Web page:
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Week in Review

TOP STORIES -- June 1-6

June 08, 2003|From Times Staff

FCC Relaxes Limits on Media Ownership

In a bitter split along party lines, the Federal Communications Commission -- led by Chairman Michael K. Powell -- voted 3 to 2 to relax rules that prevented TV stations from merging with local newspapers and restricted how many stations one company could own, both nationally and locally.

The broad revision of ownership rules clears the way for further consolidation by the biggest media conglomerates, enhancing the economic prospects of companies such as News Corp., Viacom Inc. and Tribune Co., parent of the Los Angeles Times.

But the vote drew threats of congressional countermeasures and protests from critics.

The new rules will take effect early this summer.

Under the new rules, broadcasters are permitted to own stations reaching 45% of the nation's viewers, up from 35%, allowing TV networks to raise the number of wholly owned stations that carry their shows. But the FCC retained a rule that prevents mergers among the four biggest TV networks -- ABC, CBS, Fox and NBC.

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Martha Stewart Faces Criminal Charges

A federal grand jury indicted lifestyle mogul Martha Stewart and her former stockbroker on charges of conspiracy, obstruction of justice and making false statements to investigators.

Arraigned in a packed courtroom in lower Manhattan, Stewart and former Merrill Lynch broker Peter Bacanovic pleaded not guilty to all charges in the nine-count indictment.

Stewart stepped down as chairwoman and chief executive of the company she founded and controlled, New York-based Martha Stewart Living Omnimedia Inc. The company said she would stay on in the role of "founder and chief creative officer" and remain on the board.

The indictment doesn't charge Stewart and Bacanovic with insider trading. That charge is contained in a civil suit filed by the Securities and Exchange Commission, which accuses the pair of using inside information to dodge losses in her stock holdings of biotech company ImClone Systems Inc., formerly headed by Stewart's friend Samuel D. Waksal.

If convicted on all charges, Stewart could face a maximum penalty of 30 years in prison and $2 million in fines.

Stewart's lawyers, Robert G. Morvillo and John J. Tigue, questioned why she was targeted.

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Wireless Users Can Keep Phone Numbers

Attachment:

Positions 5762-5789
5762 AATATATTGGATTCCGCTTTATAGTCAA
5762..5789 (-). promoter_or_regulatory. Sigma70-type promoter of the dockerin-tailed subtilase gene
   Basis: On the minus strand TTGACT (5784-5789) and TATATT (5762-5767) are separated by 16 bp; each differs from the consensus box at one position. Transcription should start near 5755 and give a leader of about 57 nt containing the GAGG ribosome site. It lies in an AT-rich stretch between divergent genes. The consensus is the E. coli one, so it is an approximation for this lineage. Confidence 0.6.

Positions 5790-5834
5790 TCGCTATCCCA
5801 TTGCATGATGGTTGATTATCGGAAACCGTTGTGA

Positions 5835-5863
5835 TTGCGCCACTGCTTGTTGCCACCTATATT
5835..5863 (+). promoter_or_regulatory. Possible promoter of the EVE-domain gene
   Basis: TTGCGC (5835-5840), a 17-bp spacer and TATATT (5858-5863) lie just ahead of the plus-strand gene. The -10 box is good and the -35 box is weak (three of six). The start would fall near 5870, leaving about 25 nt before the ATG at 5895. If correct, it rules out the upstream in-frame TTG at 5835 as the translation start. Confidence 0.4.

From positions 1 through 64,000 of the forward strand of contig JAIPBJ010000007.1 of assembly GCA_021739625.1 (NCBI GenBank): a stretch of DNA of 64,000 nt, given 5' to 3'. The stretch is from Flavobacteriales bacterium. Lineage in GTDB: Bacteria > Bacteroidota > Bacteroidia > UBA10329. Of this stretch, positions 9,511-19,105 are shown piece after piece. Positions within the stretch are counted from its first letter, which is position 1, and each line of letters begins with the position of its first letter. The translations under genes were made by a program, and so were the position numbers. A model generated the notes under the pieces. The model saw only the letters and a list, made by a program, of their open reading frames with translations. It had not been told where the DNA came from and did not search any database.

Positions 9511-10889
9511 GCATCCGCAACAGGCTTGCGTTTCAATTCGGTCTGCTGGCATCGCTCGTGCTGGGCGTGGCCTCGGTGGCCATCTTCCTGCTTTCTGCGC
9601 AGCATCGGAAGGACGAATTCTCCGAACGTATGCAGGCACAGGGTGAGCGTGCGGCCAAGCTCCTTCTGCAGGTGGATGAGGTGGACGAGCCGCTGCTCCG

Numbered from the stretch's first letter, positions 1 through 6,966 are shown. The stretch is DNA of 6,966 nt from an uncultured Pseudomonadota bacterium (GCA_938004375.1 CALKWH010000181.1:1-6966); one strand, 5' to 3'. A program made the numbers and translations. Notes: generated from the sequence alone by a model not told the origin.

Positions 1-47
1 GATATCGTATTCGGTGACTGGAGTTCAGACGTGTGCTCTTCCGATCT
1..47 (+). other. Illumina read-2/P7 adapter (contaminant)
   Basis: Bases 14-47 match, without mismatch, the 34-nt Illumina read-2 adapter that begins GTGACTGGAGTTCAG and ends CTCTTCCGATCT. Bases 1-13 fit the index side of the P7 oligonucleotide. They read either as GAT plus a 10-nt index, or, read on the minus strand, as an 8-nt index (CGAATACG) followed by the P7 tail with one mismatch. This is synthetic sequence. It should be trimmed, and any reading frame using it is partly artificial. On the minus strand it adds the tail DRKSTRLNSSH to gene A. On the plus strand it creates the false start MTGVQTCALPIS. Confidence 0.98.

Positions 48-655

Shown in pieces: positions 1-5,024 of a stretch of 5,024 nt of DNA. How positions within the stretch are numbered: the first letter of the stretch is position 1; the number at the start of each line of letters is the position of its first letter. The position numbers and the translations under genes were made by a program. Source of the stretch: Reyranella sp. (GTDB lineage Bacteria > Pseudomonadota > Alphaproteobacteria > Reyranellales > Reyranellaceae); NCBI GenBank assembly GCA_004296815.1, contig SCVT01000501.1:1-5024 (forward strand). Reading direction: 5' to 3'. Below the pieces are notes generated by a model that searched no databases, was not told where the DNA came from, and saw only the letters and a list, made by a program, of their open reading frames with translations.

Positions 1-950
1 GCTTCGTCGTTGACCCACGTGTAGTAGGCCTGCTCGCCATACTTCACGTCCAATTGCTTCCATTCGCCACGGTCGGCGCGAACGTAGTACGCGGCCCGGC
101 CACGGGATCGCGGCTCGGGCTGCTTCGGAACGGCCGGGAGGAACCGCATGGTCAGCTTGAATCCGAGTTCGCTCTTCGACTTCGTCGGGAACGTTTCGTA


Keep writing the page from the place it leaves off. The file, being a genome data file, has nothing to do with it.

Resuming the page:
Mobile phone users soon will be able to take their numbers with them when they change carriers, after a federal court decision that was applauded as a victory for millions of wireless customers.

Rejecting arguments of the cell phone industry, the Circuit Court of Appeals in Washington, D.C., ruled that a Federal Communications Commission order to require so-called number portability by Nov. 24 is "permissible and reasonable."

Consumers and advocate groups hailed the decision as one that gives customers the ability to move more easily from carriers with poor service or high prices to better providers.

But it's likely to cost the cellular phone industry about $500 million to make the technical changes required for number portability and an estimated $2billion to $3 billion annually in commissions, handset subsidies and service activation expenses.

Jobless Rate Rises, but Trend Data Improve

U.S. employers cut payrolls by 17,000 jobs in May, the Labor Department reported -- enough to help push the unemployment rate to a near nine-year high of 6.1% but also spur hopes that the economy is emerging from its long slump.

The May jobs report showed the economy has lost fewer jobs than previously reported so far this year.

Analysts said that Friday's report was most important for what it showed about job trends earlier this year. Only a month ago, the Labor Department estimated that the economy had shed 48,000 jobs in April and more than half a million since February. But in its new report, the department said that there had been no job losses in April and 272,000 since February.

Many now estimate that Federal Reserve policymakers will cut the federal funds rate a quarter point when it next meets.

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Grand Jury Indicts Former Enron Trader

A federal grand jury indicted former Enron Corp. trader John M. Forney as his lawyers complained that the government improperly hyped Forney's alleged role in the California energy crisis to "garner media fanfare."

A San Francisco grand jury indicted Forney on a single count of conspiracy to commit wire fraud related to an alleged criminal manipulation of California electricity markets from 1999 to 2001, according to federal prosecutors.

Forney, on leave from his job at American Electric Power Co. in Columbus, Ohio, was arrested Tuesday on charges of wire fraud and conspiracy.

Brian Murphy, a lawyer representing Forney, said the energy trader did nothing illegal and would fight the government's charges.

The government contends that Forney devised some of the trading schemes, including one dubbed Forney's Perpetual Loop, that worsened California's energy crisis of 2000 and 2001.

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U.S. Plans to Review Airwave Allocation

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